On June 2019, the fourth installment of Level 5’s Youkai Watch series was released in Japan (with an international release scheduled for December 2019). The game received a 37/40 in Japan’s prestigious Famitsu magazine, and was a modest hit. However, prior to its release, the series had one of the most sudden rises throughout the decade to the point that its popularity eclipsed Pokemon in Japan, and then it just suddenly dropped like it was a one hit wonder. So, how do we chronicle its unique rise and fall, and its semi-return to relevancy? Allow us to share you how!
Inspiration from Doraemon
Despite its notable comparisons and competition with Pokemon, the conception of Youkai Watch actually takes inspiration from Doraemon, and Akihiro Hino, the CEO of Level 5, thoroughly researched it to understand how to make a franchise last long-term. Initially, Hino and Level 5 wanted to make a Doraemon game but regardless, they wanted to make something that would keep interest in the long run. The game would then debut in 2013 for the Nintendo 3DS, and would be an instant success to the point that it became a multi-media franchise.
Bigger Than Pokemon
Midway into the 2010’s, Youkai Watch was all the rage in Japan to the point that it was bigger than Pokemon! Thanks to an anime, manga, toys, and even an exercise song, it was almost at every corner you would turn throughout the Land of the Rising Sun. While Pokemon’s domestic influences were subliminal, the use of youkai, or supernatural beings, was very direct with its cultural inspirations and its domestic audiences could identify with the material. Plus, its aggressive marketing campaign in appealing to its target audience certainly helped.
Merchandising and Marketing Disaster
The first step in its unfortunate fall Youkai Watch involved a fiasco with its toys. Due to technical difficulties with how some toys weren’t compatible with some medals and that its second line was for a new line of medals that weren’t compatible with the first line, it created some frustration with parents. Plus, the franchise faced an over-saturation with its merchandising to the point that supply was exceeding demand despite initial shortages to the point that they instantly ended up in the bargain bin.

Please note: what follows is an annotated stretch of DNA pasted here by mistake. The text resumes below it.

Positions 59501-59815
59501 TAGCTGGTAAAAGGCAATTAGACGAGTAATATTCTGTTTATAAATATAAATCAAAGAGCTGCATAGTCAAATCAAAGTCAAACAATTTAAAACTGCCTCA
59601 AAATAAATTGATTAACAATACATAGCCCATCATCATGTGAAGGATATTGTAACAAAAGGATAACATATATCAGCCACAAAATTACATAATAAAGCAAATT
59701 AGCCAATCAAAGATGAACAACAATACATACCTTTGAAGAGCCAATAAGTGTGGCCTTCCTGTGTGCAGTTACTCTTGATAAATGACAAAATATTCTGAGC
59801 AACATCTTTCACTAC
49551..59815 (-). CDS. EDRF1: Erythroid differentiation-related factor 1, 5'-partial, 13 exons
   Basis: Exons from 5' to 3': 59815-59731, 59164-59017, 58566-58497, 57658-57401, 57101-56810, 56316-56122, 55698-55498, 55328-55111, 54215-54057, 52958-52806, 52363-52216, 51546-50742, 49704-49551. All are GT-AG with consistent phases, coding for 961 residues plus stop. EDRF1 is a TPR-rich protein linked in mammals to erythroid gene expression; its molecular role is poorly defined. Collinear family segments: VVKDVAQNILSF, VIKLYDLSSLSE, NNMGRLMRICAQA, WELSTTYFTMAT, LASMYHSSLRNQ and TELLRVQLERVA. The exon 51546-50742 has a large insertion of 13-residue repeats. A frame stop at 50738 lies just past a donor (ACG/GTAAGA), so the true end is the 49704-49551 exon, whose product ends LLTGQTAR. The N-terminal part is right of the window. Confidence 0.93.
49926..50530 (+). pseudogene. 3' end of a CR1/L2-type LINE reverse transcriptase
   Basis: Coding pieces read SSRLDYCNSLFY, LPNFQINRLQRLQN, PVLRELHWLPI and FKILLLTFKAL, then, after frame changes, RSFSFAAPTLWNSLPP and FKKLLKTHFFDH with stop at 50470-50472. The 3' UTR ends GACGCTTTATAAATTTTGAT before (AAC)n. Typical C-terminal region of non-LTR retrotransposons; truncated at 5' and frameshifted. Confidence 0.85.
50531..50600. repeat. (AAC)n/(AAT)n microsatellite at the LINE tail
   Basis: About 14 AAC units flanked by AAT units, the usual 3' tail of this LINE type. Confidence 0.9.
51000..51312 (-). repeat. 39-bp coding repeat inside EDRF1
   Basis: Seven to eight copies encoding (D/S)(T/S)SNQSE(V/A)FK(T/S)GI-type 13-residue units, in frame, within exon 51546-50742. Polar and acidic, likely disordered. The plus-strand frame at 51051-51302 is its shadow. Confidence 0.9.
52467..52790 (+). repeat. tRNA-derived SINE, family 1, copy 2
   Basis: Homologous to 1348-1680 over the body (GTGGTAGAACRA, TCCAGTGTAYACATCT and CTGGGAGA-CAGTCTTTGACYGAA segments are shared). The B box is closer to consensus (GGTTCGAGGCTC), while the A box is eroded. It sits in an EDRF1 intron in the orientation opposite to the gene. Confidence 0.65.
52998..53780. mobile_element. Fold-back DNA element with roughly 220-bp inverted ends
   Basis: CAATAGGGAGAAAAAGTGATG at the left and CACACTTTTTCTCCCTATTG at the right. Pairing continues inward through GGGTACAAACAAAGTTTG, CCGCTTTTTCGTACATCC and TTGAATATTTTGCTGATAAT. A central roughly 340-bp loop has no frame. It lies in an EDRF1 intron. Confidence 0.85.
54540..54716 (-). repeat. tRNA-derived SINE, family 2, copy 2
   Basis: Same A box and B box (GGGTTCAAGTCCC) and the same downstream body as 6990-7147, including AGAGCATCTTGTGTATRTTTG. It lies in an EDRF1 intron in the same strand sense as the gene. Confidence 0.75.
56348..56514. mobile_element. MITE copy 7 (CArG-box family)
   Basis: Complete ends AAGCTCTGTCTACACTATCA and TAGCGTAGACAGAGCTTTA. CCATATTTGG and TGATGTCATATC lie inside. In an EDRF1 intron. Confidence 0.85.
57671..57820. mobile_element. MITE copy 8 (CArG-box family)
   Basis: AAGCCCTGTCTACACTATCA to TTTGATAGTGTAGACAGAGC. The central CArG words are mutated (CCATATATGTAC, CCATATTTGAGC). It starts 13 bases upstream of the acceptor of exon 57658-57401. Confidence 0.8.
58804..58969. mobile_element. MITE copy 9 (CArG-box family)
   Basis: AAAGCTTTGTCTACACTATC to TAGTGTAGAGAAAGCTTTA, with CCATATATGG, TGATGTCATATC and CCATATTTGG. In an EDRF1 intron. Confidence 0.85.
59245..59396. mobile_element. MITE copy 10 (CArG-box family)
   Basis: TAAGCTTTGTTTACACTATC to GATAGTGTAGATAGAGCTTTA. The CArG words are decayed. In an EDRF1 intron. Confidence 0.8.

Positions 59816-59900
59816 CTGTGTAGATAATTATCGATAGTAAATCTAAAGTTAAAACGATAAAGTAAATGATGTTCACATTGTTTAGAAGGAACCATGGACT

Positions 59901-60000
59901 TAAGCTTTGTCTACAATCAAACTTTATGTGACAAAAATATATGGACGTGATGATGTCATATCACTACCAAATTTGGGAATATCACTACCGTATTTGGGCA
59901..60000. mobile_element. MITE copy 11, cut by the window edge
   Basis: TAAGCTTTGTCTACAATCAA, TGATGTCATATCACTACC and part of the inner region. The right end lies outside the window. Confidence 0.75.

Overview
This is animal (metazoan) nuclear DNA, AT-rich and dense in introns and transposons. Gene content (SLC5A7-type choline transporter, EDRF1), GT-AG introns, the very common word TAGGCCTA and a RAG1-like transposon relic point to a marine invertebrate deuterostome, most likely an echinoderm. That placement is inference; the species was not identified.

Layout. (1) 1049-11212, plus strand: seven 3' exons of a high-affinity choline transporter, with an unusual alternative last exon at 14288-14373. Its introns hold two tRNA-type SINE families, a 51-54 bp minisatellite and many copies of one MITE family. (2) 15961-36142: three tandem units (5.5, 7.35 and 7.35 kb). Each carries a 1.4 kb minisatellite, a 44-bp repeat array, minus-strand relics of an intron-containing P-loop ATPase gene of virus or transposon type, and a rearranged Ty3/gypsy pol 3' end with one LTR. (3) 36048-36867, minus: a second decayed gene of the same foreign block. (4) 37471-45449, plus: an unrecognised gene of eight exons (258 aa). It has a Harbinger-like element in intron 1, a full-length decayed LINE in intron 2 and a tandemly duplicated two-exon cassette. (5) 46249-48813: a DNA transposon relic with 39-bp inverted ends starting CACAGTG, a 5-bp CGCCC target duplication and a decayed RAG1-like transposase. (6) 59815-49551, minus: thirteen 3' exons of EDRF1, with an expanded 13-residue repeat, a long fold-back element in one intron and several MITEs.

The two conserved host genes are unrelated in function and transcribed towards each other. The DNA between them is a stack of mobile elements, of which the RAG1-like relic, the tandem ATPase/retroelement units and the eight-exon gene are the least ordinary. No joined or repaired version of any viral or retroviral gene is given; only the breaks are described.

As its domestic audience was getting older, the marketing team thought it would be a good idea of keeping in tune with that respective audience as opposed to children. For example, they attempted to make a movie by making it more mature and horror oriented, and it wasn’t well-received. In other instances, they released mobile games which would appeal to older gamers, but they didn’t garner the success they expected. Then with the release of Pokemon Go, Pokemon just took back its number one spot not just in Japan, but in a world wide scale and with a vengeance.
Failure to Capture an International Audience
One particular factor that didn’t help Youkai Watch as a whole is that it didn’t get the same international popularity that Pokemon always had. Its first game would get an international release towards the end of 2015, but its success never measured up to Pokemon’s. While Pokemon is obviously Japanese, it’s easier to localize due to how the environments and characters are flexibly designed to suit just about any audience. With Youkai Watch, it’s obviously more Japanese in nature and those qualities only appeal to a cult audience. With the release and tremendous success of Pokemon Go shortly after, Youkai Watch was in no position to gain that popularity outside of Japan.
At this point, we don’t think this is the end of Youkai Watch, but it will never regain its crown, and that’s OK. Some experts say that Youkai Watch doesn’t exactly keep its appeal once you get a little older, while something like Pokemon does. In other words, they should just keep on appealing to kids for generations to come. Youkai Watch certainly had a very unique run for when it was on top, and made us realize that fads may come and go, but it doesn’t necessarily mean they didn’t have appeal to begin with. It doesn’t necessarily demonstrate that Hino and Level 5 didn’t exactly apply their research in means of making it last in the long term, but merely didn’t keep its position as the number one franchise for children. Does a franchise have to be number one to stay relevant? At this point with a new release for modern consoles, its recent success proves it doesn’t have to. Youkai Watch will probably stay around for the long run but will never be number one again. As long as they don’t mess up with their toys and keep their anime running, people will still acknowledge and enjoy it.